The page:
ROAD SAFETY – MOTORCYCLISTS
Motorcyclist fatalities and hospitalizations occur most often among people aged 50 to 59-years-old—about one-quarter of all cases. However, there has been an increase in deaths among motorcyclists ages 30 to 39, 60 to 69 years, and 70 years and over.2
Over the past ten years, motorcyclist fatalities and hospitalizations have occurred increasingly more often among males (91.1% for fatalities; 86% for hospitalizations). Fatalities commonly occurred on weekends (23.5% Saturday; 17.6% Sunday), and occurred year-round, mostly between late spring and early autumn and peaking in July. Seventy percent of motorcyclist fatalities occurred between June and September.
- Inattentive drivers
- Driver error/confusion
- Wild animals
- Failing to yield to right of way
- Improper turning
- Following too closely
- Size and capacity of motorcycles that permit driving at high speeds
Older riders may be at increased risk of injury because they:
- Are more likely to use higher-powered motorcycles
- Have less experience riding motorcycles either as new or returning riders
- Are more likely to experience a decline in physical and cognitive abilities, and may be unaware of these deficits
- Wear a helmet: Your helmet should meet recognized safety standards.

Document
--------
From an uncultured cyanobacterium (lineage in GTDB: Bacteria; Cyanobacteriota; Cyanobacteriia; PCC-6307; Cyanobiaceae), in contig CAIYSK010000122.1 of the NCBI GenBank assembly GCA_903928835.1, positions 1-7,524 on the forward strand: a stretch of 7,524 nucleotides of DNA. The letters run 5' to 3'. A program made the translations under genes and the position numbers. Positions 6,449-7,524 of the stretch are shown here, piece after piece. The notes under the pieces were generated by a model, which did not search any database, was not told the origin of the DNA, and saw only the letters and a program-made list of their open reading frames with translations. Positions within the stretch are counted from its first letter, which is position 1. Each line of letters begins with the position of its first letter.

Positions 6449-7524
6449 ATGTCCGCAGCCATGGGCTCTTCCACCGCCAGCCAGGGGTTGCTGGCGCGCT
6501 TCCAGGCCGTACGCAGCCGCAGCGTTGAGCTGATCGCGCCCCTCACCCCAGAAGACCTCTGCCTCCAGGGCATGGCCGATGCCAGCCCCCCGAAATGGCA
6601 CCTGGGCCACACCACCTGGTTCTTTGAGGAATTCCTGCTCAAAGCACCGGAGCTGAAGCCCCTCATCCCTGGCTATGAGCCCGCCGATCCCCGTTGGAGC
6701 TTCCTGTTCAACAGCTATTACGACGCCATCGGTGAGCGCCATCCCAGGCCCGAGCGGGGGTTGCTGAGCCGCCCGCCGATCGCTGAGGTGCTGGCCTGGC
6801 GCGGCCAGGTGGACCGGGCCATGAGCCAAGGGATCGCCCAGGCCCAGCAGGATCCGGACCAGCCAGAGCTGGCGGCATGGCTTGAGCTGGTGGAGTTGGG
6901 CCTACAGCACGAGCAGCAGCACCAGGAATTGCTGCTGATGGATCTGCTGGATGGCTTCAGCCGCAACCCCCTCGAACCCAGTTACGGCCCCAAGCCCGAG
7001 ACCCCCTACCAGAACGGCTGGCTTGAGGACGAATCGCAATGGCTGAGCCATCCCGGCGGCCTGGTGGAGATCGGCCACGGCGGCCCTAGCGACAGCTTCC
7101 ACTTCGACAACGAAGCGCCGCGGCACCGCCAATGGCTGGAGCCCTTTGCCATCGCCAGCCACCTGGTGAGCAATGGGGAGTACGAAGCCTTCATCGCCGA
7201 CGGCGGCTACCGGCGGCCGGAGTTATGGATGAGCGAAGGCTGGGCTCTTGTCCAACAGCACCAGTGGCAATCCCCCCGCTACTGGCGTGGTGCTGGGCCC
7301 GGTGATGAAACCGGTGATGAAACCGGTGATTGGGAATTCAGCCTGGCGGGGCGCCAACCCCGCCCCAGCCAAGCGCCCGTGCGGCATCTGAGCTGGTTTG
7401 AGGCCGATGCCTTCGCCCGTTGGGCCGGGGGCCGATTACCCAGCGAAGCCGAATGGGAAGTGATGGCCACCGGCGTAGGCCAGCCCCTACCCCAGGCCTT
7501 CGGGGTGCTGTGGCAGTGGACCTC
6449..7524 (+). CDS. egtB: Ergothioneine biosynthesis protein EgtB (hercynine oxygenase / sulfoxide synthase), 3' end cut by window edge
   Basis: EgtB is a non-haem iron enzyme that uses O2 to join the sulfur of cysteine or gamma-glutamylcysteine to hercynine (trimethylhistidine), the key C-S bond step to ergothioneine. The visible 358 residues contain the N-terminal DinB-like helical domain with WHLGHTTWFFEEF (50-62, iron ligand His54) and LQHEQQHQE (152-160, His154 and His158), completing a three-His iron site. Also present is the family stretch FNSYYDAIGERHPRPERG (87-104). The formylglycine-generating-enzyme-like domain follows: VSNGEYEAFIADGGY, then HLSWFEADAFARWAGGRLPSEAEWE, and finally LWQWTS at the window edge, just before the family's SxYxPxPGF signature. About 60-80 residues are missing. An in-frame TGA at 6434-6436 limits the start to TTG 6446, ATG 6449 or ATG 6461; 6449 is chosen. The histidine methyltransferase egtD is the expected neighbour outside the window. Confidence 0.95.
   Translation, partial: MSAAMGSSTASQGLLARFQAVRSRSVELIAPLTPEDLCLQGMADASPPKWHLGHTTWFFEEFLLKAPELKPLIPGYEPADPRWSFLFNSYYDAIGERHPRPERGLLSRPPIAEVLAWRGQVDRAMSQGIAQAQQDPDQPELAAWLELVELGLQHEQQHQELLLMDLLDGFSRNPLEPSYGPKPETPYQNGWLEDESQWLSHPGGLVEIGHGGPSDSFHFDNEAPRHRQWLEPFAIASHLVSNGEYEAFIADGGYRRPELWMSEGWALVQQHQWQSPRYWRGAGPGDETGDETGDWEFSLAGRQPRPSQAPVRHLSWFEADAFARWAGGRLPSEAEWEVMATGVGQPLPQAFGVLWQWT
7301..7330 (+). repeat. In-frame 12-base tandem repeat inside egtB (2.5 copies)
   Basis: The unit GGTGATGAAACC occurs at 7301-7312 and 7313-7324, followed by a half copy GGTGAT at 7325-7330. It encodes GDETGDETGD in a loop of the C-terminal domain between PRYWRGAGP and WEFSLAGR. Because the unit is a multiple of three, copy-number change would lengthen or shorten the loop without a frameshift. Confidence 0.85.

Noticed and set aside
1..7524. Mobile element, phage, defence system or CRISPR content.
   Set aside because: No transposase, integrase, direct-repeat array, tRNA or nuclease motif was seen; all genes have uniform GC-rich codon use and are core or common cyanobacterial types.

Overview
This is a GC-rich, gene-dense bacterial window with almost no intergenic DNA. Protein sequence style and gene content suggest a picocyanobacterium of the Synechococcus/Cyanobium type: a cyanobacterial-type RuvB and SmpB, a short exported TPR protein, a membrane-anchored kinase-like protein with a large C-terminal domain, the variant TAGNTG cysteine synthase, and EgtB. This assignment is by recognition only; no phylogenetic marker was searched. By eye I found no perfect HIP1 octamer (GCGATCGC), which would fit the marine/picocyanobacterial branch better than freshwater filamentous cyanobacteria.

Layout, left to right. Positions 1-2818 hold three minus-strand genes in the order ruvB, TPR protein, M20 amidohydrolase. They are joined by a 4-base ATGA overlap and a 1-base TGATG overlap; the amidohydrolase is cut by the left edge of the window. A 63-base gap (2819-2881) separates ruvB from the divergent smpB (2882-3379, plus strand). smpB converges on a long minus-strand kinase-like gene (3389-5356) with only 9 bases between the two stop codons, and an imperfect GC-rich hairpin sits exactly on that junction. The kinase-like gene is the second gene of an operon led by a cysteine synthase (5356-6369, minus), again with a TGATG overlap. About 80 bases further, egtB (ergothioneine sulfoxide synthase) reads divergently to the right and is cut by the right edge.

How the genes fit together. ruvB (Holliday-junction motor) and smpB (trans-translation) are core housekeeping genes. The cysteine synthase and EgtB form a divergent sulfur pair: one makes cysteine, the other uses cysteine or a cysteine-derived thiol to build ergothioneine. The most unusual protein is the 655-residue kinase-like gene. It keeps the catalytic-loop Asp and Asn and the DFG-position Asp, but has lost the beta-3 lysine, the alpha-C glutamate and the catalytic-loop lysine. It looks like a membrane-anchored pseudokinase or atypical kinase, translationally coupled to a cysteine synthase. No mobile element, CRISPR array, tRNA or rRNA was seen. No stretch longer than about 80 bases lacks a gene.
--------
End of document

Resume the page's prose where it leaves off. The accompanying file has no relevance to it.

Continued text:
- Don the gear: Wear an inflatable air jacket and good protective clothing.
- Be mindful of the rules: Drive according to posted speed limits and road conditions. Brush up on BC’s helmet and seating laws.
- Mind the brakes: Choose a ride with an anti-lock braking system (ABS). ABS can reduce your risk of being in a fatal crash.
- Brush up on your skills: Practice emergency maneuvers and obstacle avoidance. Be familiar with your bike and how it handles.
- Communicate your behaviour: Signal your intentions to other road users.
- Know how a passenger changes the ride: A passenger adds extra weight to the bike and you will have to adjust your movement.
costofinjury.ca uses interactive charts and graphs to illustrate the burden of injury in BC.
Projects funded include improvements such as crosswalk infrastructure, closed streets, traffic calming, speed limit reduction pilots, and road safety planning.
We’re still all in this together.
Over 100 road safety experts, municipal government staff, civic leaders, researchers, and public health professionals attended the first-ever Vision Zero summit in BC.
1. BC Injury Research and Prevention Unit (2020). Injury Insight: Motorcycle Injuries in BC. Available from: https://open.library.ubc.ca/media/download/pdf/52387/1.0396343/5
2. BC Coroners Service Report: Motorcyclist Deaths 2009 – 2018 (2019). Available from: https://bit.ly/2YEWf9i https://www2.gov.bc.ca/assets/gov/birth-adoption-death-marriage-and-divorce/deaths/coroners-service/statistical/mvi-motorcyclist.pdf
3. ICBC. Motorcycle Safety. Available from: https://www.icbc.com/road-safety/sharing/motorcycle-safety/Pages/Default.aspx
4. ICBC. (2019). Motorcycle safety tips for new and experienced riders. Available from: https://www.icbc.com/about-icbc/newsroom/Pages/2019-jun12-motorcycle-safety-tips.aspx